A consortium of technical partners, law enforcement bodies and infrastructure operators has developed the ALADDIN project to combat threats posed by drones.
The ALADDIN project – which stands for Advanced hoListic Adverse Drone Detection, Identification and Neutralisation – is funded by the European Commission through the Horizon 2020 research funding initiative. It intends to address the growing issue of drone misuse in crime and terrorism. The consortium administering the project consists of 18 technical, law enforcement and end user infrastructure partners from nine EU Member States: France, Germany, Greece, Italy, Poland, Portugal, Spain and the UK.
As production and procurement of drones has soared in recent years, so have incidents of airport disruption, threats to critical infrastructure and criminal activity involving drones. In December the UK’s Gatwick airport was shut down for two days after drone sightings, disrupting 1,000 flights; yesterday saw Heathrow – the second busiest airport in the world – shut down for an hour over drone fears. The ALADDIN project was devised to assess emerging technologies and current developments in order to formulate a comprehensive anti-drone system to detect and neutralise potential drone threats.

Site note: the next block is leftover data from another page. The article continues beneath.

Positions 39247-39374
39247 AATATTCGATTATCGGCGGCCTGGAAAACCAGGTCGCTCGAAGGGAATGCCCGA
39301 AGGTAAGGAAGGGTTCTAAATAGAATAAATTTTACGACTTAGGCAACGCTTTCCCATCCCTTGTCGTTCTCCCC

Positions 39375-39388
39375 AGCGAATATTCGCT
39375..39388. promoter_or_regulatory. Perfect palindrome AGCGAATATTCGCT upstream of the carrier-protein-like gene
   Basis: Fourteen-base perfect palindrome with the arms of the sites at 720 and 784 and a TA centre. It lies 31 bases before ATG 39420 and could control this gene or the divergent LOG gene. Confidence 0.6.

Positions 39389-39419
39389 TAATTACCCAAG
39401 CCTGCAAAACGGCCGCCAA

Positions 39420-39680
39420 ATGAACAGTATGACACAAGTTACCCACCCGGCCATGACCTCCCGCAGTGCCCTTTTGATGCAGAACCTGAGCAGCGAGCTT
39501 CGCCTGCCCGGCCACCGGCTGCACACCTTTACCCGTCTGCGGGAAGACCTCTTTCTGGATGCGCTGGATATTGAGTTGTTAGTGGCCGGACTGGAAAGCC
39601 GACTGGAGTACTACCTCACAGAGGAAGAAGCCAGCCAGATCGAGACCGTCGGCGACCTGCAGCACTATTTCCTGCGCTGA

According to its website, the ALADDIN project will “study, design, develop, and evaluate, in series of complementary pilots, a counter UAV [unmanned air vehicle] system as a complete solution to the growing UAV threat problem, building upon a state-of-the-art system and enhancing it by researching on various detection and neutralization technologies and functionalities.”
Partners in the ALADDIN project will attend the world’s largest aerospace event, the SIAE International Paris Air Show 2019, between 17 and 22 June 2019; to perform a demonstration of the first operational version of their counter-UAV programme. Components of the system will be shown through live demonstrations and virtual simulations; and the project will be seeking feedback from users in order to improve its final version, due in 2020.